The book has an extensive table of contents, an index, and four activities relating to weather. Information beside each photo adds to the body of facts presented. The photos are big and bright, adding an air of accessibility to the information. The tornado on the front cover is sure to attract readers, but the facts will keep them reading. I especially liked the activities at the back.

This book is part of Science Kids series, but will be included in the newer Discover Science Series from this publisher. I found the information about it in the current series list on Kingfisher.


Choose one aspect of weather to follow for two weeks (temperature, humidity, highest wind speed). Create a chart to record your information—maybe a classroom chart or one posted at home. After two weeks, record the data on a line graph to show the changes occurring over time. Look for any trend and write a paragraph summarizing the data from the chart.

This site will give you the graph grid.

This site shows you how to create your own graph.

Roberta at Growing with Science has a terrific list of activities and a great vocabulary list.

National science standard: understanding science inquiry; changes in earth and sky

Book provided by publisher

The Grand Canyon

March 17, 2010

The Grand Canyon

By Jeffrey Zuehlke

Lerner, 2010 Lightning Bolt Books

ISBN #13: 978-0-7613-4261-8


Grades K-3

Beautiful photographs highlight the text of this book and its information. It covers the erosion that formed the canyon and goes on to explain the three major areas that formed it, and relatesinformation about the U.S. park rangers as a part of the national park. It also shows the mules taking visitors to the bottom and the rapids in the river at the bottom.

A simple map of Arizona and the Grand Canyon area start the back matter, which also includes fun facts, a glossary, further reading, and an index. Large, bold text makes the wording inviting and little sidebars add an additional sentence of information to the pages. The book makes an excellent start to introducing earth science and erosion.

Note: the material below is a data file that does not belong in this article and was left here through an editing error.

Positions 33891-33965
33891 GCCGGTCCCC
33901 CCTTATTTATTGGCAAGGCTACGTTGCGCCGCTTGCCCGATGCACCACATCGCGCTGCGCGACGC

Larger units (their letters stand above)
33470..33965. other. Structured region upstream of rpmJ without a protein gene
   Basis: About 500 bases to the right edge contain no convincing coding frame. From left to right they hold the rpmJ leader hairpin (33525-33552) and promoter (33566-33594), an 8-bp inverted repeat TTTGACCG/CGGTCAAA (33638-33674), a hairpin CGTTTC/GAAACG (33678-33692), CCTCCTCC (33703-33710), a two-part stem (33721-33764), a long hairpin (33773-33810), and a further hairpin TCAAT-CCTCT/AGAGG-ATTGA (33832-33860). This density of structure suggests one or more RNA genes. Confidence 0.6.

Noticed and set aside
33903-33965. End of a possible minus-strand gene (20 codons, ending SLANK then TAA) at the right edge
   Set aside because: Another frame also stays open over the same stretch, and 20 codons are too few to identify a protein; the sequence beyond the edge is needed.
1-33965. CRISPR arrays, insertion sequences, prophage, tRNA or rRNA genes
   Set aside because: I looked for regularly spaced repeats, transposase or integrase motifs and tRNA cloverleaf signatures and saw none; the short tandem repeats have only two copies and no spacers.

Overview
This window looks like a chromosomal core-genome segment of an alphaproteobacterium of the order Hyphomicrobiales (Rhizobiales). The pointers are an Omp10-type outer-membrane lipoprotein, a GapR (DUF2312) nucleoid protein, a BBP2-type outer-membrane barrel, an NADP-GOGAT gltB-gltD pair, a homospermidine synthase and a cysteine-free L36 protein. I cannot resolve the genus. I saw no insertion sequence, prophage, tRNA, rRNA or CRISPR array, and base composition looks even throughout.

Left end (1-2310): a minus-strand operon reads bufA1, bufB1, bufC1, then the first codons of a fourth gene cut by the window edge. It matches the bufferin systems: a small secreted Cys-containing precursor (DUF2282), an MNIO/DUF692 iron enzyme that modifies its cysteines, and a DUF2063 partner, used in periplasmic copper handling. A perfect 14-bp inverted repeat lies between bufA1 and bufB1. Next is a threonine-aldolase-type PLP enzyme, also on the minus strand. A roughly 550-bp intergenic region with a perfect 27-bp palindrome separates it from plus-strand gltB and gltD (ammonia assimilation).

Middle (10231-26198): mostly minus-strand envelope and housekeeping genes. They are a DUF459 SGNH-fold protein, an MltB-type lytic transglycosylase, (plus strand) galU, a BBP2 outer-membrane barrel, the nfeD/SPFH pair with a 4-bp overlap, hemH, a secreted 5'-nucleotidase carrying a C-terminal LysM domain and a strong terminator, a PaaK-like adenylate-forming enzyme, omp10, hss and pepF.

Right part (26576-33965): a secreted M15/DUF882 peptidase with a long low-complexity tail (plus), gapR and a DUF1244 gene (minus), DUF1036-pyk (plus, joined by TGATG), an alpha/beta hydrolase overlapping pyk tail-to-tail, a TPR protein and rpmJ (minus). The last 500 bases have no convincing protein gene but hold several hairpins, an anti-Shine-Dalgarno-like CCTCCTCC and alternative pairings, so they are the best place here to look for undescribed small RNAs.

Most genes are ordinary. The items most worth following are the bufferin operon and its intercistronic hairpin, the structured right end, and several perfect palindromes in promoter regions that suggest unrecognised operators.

Activity 1

Set up a simple erosion experiment. Form two identical hills out of topsoil. Plant rye grass seeds on one and water both of the hills gently (and equally) until the grass grows. Using a large jar or pitcher, quickly pour equal amounts water on both hills. Do this daily and watch for the results.

Write up your experiment and draw conclusions about the effects of erosion. Use this form to guide your writing.

Activity 2

To show how the layers were laid down to form the rock and make the oldest rock on the bottom, stack up newspapers for a week, laying the most recent one on the top of the stack. Ask the children which paper is the oldest and examine the dates. Relate this to the Grand Canyon’s formations and how the oldest layer got on the bottom.

Activity 3

Make your own layers of earth. Fill a jar in layers with peat, sand, pebbles, and topsoil. Examine the layers and discuss them in relation to the Grand Canyon and how the rock was formed.

 National Park Service information about the Grand Canyon

See these beautiful pictures of the Grand Canyon.

View the canyon from the dizzying perspective  of the skybridge and  learn more.

National Science Standard: abilities to do necessary scientific inquiry; properties of earth materials

Book provided  by publisher

Flip, Float, Fly

February 11, 2009


Flip, Float, Fly

Seeds on the Move

By JoAnn Early Macken

Illustrated by Pam Paparone

Holiday House, 2008

ISBN# 0-8234-2043-4

Nonfiction picture book


Vivid illustrations add depth to this book that traces the wide variety of ways seeds move about. In simple, sparkling language, the movements by seeds as they spread are shown and explained as they complete their life cycle. Back matter includes more seed and plant facts and a final page adds notes about why seeds must move.


Tumbleweed plants grow as round as globes. In autumn their stems snap off. On the flat, open prairie, they ROLL, ROLL, ROLL, sprinking their seeds as they tumble.


Activity 1

Use this book to start a seed experiment. Choose one variable to test (amount of water, light and dark, planting depth, or seed type). Give each student two small paper cups and fill with soil. One is the control and the other is the variable. Use 2-3 seeds for each cup. I recommend bean seeds, because the plant grows well and relatively fast.


Set up the experiment and plant the control seeds normally. Then set up the second cup according to your choice of variable. From now on, keep everything other than the variable equal. Fill out the scientific method form as you plan and perform the experiment and watch the seeds grow.



Activity 2

Use a metric ruler and measure the growth of the two sets of bean plants in millimeters. Record the results each day. Use the results to make a line graph of both and make your conclusions.


National Science Standard: understanding about scientific inquiry, life cycles of organisms


See a review of Flip, Float, Fly.


Other books:

A Seed is Sleepy by Dianna Hutts Aston and Sylvia Long

From Seed to Plant by Gail Gibbons